A maze is a ‘ tour puzzle’ in the form of a contained, branching pathway through which the solver must find a route to the exit, a central goal or some other desirable outcome. Mazes can be two or three dimensional and may be completed by the eye, traced as a route on paper or as a physical activity within a three dimensional space.
A maze is a complex series of branching paths with numerous decision points for the solver to navigate. Mazes may feature continuous ‘looping’ pathways that confuse and disorientate or dead ends where solvers must retrace their steps. The Labyrinth is ‘unicursal’ and essentially contains only one continuous path that twists and turns but always leads to the centre. It is an unambiguous path often in a circular form though this can be square, rectangular, hexagonal, octagonal, etc. The Labyrinth motif has been with us for centuries and has deep spiritual significance in some cultures, appearing at ancient sites and within some churches and cathedrals.
There have been numerous records set for large mazes over the years. Many maize mazes are enormous, covering areas of over 12 acres (5 Hectares). The largest permanent hedge maze is the Pineapple Garden Maze at the Dole Plantation in Wahiawa, Hawaii, USA. It was opened July 1997 and enlarged 2007. Here are some specifications:
The Peace Maze, Castlewellan, Northern Ireland was for a period, the largest permanent hedge maze in the world. Opened in September 2001, it is still the largest in Europe.
A Maize Maze or Corn Maze is a complex sequence of inter-connected paths cut into the growing crop to create a large puzzle consisting of tall barriers of maize plants separating pathways where visitors walk. Maize mazes are designed as giant pictures to be seen from above. In 1993 Don Frantz created the world’s first Cornfield Maze, The Amazing Maize Maze in a field in Annville, Pennsylvania, USA. The very best maize maze designs are created by a small British company – Mazescape.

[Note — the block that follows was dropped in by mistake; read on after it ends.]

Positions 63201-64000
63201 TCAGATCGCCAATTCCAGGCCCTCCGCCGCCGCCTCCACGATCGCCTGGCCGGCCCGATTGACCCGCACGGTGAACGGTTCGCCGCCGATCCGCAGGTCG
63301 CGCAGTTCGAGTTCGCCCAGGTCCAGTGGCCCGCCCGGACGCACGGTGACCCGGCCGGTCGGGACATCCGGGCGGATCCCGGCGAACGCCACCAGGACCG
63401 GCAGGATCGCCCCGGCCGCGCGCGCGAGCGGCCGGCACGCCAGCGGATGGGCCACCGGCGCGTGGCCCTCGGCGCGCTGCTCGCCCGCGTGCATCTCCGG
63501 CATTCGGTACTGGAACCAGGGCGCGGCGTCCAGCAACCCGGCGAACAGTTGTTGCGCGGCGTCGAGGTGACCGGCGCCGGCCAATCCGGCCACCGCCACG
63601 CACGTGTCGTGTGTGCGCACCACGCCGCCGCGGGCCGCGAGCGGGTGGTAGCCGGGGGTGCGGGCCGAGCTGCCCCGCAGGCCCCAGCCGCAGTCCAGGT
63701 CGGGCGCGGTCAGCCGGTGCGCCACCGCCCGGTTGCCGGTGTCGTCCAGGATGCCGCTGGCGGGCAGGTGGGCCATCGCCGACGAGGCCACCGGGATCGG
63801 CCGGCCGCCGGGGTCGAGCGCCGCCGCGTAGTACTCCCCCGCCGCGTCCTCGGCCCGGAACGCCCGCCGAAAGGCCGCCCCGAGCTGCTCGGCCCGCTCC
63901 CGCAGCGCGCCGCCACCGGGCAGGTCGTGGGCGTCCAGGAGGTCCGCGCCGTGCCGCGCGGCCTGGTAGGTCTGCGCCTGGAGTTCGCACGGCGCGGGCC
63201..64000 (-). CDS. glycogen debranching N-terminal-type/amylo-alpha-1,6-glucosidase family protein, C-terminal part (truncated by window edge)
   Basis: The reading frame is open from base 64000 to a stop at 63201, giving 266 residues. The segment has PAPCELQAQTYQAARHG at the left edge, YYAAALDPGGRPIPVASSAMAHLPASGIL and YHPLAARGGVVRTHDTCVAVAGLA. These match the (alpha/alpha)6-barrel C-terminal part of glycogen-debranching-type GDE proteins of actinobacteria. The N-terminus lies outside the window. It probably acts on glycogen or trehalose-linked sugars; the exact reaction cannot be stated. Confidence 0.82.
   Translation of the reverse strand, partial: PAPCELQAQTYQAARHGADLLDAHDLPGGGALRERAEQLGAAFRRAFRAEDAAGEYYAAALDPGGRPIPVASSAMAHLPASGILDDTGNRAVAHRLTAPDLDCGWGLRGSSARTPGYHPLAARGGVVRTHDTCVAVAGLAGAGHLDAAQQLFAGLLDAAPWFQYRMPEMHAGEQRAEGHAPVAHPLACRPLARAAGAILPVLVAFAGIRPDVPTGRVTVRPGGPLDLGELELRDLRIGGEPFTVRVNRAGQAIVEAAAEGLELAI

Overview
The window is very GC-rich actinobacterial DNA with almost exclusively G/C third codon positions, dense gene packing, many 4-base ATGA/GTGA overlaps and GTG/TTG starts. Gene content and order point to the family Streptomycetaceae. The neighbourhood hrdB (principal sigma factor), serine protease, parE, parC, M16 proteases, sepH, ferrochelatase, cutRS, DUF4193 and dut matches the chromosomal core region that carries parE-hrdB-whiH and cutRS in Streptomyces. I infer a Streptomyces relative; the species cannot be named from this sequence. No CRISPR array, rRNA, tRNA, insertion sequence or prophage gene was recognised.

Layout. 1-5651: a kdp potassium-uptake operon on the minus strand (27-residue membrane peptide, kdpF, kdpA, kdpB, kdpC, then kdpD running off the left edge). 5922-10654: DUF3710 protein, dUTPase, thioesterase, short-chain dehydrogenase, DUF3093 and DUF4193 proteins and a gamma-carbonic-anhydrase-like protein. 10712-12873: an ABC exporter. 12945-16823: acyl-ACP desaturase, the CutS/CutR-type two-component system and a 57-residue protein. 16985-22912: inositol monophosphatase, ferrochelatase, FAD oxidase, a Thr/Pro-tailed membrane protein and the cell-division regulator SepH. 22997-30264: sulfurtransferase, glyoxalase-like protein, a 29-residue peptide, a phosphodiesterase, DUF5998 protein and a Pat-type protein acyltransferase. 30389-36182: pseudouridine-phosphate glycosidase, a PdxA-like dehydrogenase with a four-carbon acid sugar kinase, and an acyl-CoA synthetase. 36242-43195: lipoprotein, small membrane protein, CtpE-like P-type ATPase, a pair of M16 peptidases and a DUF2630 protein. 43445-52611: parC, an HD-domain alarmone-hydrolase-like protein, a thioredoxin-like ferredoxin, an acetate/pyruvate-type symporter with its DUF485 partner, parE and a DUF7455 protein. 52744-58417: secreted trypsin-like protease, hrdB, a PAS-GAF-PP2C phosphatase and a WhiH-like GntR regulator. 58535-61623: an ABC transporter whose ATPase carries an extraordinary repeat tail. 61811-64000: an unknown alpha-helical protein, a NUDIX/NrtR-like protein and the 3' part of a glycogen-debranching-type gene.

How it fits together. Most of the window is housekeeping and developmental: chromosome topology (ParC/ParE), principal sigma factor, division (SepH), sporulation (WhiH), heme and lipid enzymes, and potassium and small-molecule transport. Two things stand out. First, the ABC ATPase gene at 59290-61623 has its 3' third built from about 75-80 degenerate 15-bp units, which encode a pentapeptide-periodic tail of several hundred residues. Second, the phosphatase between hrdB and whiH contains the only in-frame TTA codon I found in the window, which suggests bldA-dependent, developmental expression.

Yes you can. Call Mazescape now to discuss your needs
We believe that a good starting size would be 6 acres.
In our opinion, a maze should be optimised to make best use of the space available. Unless you are trying to break a world record, we would recommend that the maze be designed with a dwell time of a maximum of 1 hour. If you are adding additional play within the maze then this 1 hour limit could be extended.
Yes, we have designed mazes using Miscanthus and Sorghum – it all comes down to your location and growing capabilities.